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April 20, 2008

The Pope visits New York

Pope Benedict XVI visited Ground Zero in New York at the end of his six-day tour of the United States, reported the BBC.

There, he greeted survivors, victim relatives and fire and police officials. The pope also offered a prayer for the September 11, 2001 attack victims as well as “those whose hearts and minds are consumed with hatred.?

Before flying back to the Vatican, the pope will celebrate Mass at New York's Yankees stadium.

April 12, 2008

World peace promoter found murdered

An Italian woman who promoted world peace was found murdered in Turkey, reported the BBC.

The woman, Giuseppina Pasqualino di Marineo, 33, known as Pippa Bacca, was found in a patch of bushes near the city of Gebze on Friday.

Pippa Bacca had been hitch-hiking from Milan to the Middle East with the artist group “Brides on Tour? to promote world peace.

In an earlier interview, Pippa Bacca said she wanted to show that she could put her trust in the kindness of local people.

According to Turkish police, the man in connection with the killing has been detained.

April 1, 2008

Ukraine bid for NATO membership

According to the BBC, during President George W. Bush’s latest visit to Kiev, Ukraine President Viktor Yushchenko told him that he would like Ukraine to become a NATO member.

Bush supports Ukraine’s bid for membership and has said he plans to press NATO allies to support Membership Action Plans for both Ukraine and Georgia.

Russia, however, does not support the membership bid of Ukraine or Georgia.

During a hearing of the lower house of the Russian parliament, Deputy Foreign Minister Grigory Karasin said that Ukrainian membership would “entail a deep crisis in Russian-Ukrainian relations.? He added that membership would cause a crisis to pan-European security.

March 28, 2008

Calling Cuba

Cubans will soon be allowed unrestricted access to mobile phones for the first time, reported the BBC.

This is of many reforms announced under President Raul Castro.

A statement given to the newspaper Granma said the state telecom monopoly ETECSA will give the public mobile phone services within the next few days.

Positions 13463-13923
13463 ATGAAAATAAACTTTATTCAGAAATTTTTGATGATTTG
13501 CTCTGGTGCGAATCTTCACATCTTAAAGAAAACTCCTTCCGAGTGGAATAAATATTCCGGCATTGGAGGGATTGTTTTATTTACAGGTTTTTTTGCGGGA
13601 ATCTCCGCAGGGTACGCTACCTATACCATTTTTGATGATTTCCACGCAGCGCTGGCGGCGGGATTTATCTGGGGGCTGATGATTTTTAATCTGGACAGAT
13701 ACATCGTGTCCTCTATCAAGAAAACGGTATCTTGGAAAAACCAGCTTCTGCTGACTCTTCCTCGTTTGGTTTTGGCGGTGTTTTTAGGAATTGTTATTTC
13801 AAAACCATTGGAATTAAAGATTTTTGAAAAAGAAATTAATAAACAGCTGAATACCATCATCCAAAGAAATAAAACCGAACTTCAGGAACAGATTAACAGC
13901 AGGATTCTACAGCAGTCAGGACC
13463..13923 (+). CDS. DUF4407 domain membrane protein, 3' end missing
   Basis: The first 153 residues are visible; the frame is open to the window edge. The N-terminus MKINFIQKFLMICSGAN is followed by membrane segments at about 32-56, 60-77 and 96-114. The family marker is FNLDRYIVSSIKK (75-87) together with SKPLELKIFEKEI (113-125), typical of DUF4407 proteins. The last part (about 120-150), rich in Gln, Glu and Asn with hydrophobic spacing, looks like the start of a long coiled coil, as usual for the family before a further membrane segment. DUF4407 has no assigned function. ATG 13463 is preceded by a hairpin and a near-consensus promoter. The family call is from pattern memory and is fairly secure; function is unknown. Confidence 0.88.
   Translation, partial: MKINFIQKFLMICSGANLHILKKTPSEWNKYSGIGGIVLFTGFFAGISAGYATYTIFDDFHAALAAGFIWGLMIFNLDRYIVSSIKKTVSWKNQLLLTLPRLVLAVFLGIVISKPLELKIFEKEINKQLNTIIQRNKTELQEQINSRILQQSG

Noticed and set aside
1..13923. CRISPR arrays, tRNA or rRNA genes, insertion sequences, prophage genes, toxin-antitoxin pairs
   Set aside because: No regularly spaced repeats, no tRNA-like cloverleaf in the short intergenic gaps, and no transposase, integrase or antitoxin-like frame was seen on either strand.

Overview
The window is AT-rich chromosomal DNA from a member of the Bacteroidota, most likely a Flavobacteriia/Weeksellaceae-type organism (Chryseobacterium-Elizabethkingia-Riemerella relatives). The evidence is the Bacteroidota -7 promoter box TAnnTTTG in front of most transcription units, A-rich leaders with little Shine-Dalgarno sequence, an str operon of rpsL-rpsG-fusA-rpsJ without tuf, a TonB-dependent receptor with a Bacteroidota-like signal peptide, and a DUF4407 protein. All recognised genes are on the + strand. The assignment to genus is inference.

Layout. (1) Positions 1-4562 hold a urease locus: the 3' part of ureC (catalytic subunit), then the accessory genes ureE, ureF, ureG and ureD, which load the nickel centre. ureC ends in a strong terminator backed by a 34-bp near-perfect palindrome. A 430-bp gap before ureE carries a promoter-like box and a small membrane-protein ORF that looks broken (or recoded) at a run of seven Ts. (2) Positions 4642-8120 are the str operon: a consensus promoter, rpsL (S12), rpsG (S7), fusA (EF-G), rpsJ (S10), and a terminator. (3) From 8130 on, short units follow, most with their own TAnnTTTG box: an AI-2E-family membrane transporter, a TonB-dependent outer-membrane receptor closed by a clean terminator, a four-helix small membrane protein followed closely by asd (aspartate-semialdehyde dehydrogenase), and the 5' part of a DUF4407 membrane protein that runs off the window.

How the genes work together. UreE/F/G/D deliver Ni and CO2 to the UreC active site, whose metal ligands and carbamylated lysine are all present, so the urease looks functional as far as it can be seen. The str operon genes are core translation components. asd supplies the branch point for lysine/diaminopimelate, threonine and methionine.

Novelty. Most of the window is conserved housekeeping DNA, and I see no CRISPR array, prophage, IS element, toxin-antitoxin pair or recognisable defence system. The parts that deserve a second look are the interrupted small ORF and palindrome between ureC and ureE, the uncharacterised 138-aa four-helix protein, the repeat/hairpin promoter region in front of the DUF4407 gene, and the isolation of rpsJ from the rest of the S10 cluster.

Some Cubans already own mobile phones but they had to attain them illegally, usually through foreigners. Now, with the reform, Cubans will be able to subscribe to pre-paid mobile phones services legally, using their own names instead of going through foreigners.

However, the reform calls for the services to be paid for in foreign currency which limits access to poorer citizens.

March 15, 2008

Bomber kills 5 U.S. soldiers

Five American soldiers and three others were killed while on duty in Baghdad Monday when a man walked up to them and detonated the explosives-filled vest he was wearing, reported the New York Times.

According to the article, it was the deadliest single attack on American soldiers in Baghdad since last summer. Among the wounded were nine Iraqi civilians said Yarmuk Hospital officials.

A few hours after the attack, a car bomb outside a hotel in Sulaimaniya exploded. Two people were killed and 30 were wounded.

The two attacks accentuate the weakness of Iraq’s security.

March 8, 2008

Let them eat…bread?

While rising prices for wheat, corn and barley are causing farmers to become optimistic, they are causing pain and panic for global consumers, reported the New York Times.

Throughout the world, the cost of food is rising sharply. Within the last six months the price of wheat has doubled. Continued rising food prices have become one of the most pressing issues in global economics.

The Times reported that one contributor to the rise is “runaway demand.? Developing countries have been growing at a rate of 7 percent a year, a historically unheard of rate, and they want to eat well.

“Everyone wants to eat like an American on this globe,? said Daniel W. Basse of the AgResource Company, a Chicago consultancy. “But if they do, we’re going to need another two or three globes to grow it all.?

In fact, if the demand continues to be as high as it is investors believe that the scarcity and high prices of food will last for years.

March 1, 2008

Gaza bombardment pauses peace talks

Israeli troops entered Gaza Saturday with rockets in response to the bombardment of southern Israel, killing 46 Palestinians, reported the Star Tribune.

At least two dozen civilians died in the fighting bringing the Palestinian death toll to 76 since Wednesday. Two Israeli soldiers were also killed.

Chief Palestinian negotiator Ahmed Qureia said he believes peace talks will be suspended due to the fighting. “What is happening in Gaza is a massacre of civilians, women and children, a collective killing, genocide,? Qureia said. “We can't bear what the Israelis are doing, and what the Israelis are doing doesn't led [sic] the peace process any credibility.?